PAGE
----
Be Like Grandpa

The optical illusion illustration of the old woman or the young lady, poems, letters and rhymes.  The assortment of things my grandpa would keep in his pocket for the perfect chance to share them with someone who could use a smile.  Oh, and the ‘hot dog’.  The photo that my grandpa thought was hilarious of the Dachshund in a hot dog bun.

He was someone who always appreciated a human connection and interaction.  He was a United Church minister and his life involved visiting, listening, encouraging and loving people.  And he was very good at it.

He wrote a book of his life experiences which he had published – to share with friends and family – which included some of these favourite poems, letters or stories that he loved to share, in his ‘Health and Humour’ section at the end.

He was the type that would get to know people from his walks, the tea-room that he and grandma visited, to the local senior’s centre.  When I think of the value of human connection, I think of him and his life’s work.

When I was in college, I took the bus everywhere in Victoria but my regular morning route on the Number 14 had a kind bus driver, who I would stand at the front and chat with on the short ride to College.  I remember one morning, another student from my program got on the bus and said, ‘what are you doing?’ in that way teenage girls can say things that make you feel like you should feel bad about something.  But contrary to what I had assumed the intention was, I felt like she may be missing out if she doesn’t talk to people that aren’t in her ‘circle’ of friends.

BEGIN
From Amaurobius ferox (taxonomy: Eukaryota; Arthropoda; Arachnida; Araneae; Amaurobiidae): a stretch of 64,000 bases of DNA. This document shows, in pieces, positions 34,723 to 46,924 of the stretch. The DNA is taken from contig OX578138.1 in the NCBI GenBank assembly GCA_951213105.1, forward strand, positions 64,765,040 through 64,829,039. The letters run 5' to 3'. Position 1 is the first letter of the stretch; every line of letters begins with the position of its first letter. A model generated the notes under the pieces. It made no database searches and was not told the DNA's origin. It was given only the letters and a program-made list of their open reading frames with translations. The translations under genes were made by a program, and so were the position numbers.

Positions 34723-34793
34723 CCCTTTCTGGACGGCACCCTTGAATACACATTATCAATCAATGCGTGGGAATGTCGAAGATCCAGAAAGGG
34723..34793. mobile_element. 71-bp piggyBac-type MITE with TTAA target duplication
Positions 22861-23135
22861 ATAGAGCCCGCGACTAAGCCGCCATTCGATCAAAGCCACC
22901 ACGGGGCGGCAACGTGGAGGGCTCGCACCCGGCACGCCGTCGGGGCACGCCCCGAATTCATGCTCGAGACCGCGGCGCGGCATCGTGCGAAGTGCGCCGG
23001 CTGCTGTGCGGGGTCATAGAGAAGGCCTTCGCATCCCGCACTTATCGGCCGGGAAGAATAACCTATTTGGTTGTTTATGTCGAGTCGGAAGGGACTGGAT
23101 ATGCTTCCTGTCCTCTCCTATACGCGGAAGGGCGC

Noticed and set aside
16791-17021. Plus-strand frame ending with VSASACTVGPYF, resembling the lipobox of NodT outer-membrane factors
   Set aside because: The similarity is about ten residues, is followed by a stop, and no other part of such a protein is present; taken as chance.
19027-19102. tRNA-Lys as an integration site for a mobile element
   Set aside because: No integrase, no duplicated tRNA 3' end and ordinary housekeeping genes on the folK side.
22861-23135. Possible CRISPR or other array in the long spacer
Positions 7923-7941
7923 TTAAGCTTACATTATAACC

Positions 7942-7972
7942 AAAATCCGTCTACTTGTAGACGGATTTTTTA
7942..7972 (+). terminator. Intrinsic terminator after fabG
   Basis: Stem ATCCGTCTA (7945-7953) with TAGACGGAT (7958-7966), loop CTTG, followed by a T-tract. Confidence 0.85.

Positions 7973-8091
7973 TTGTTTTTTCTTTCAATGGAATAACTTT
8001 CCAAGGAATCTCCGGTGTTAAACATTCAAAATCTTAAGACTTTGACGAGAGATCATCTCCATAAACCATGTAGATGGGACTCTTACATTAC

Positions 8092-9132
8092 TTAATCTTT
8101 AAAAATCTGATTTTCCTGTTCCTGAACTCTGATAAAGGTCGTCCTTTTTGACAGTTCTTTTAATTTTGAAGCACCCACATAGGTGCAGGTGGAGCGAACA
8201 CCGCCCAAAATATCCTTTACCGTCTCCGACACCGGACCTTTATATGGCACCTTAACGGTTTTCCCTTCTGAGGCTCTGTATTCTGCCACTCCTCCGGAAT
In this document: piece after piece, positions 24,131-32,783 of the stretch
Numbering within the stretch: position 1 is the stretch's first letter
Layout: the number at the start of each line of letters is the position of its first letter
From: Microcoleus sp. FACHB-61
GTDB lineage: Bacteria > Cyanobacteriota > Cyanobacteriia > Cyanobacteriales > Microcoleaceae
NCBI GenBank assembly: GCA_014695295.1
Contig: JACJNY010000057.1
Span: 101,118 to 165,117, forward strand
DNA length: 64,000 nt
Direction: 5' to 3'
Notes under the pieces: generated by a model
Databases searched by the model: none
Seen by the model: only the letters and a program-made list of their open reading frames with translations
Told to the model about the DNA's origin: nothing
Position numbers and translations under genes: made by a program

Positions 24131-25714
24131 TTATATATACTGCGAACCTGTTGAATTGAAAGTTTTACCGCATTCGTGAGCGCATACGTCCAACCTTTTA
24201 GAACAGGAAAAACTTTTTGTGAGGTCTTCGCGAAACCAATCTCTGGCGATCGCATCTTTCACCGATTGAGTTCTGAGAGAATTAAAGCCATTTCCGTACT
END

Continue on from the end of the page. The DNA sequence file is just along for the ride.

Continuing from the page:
I walk in to get my morning tea, rather than using the drive thru (I like black steeped tea at Tim Hortons).  Doing this had me saying hello in the morning some years ago to a fellow commuter at the 7am time when I drove out to East Sooke, and he drove South from Nanaimo.  I then changed jobs to work full time 5km from home so didn’t have to go so early, and he retired.  Walking in also means I get to know the people that work there a little big, interacting with them.  On Friday I posted a watercolour painting of donuts.  I made a retirement card for the baker who had his last day there on Saturday.  Being like Grandpa (and my dad too, truthfully, he is similar with his visiting), has taught me the value of talking to new people.  How much a smile and a hello is appreciated in a world especially now, where people don’t say hello or good morning enough.

So no matter what time you are reading this, Good morning, Good evening, Ggoedemorgen, Goedenavond!  I hope you connect with someone today. (Send me a note, I would be happy to hear from you!)

With love, met liefde,

Devon

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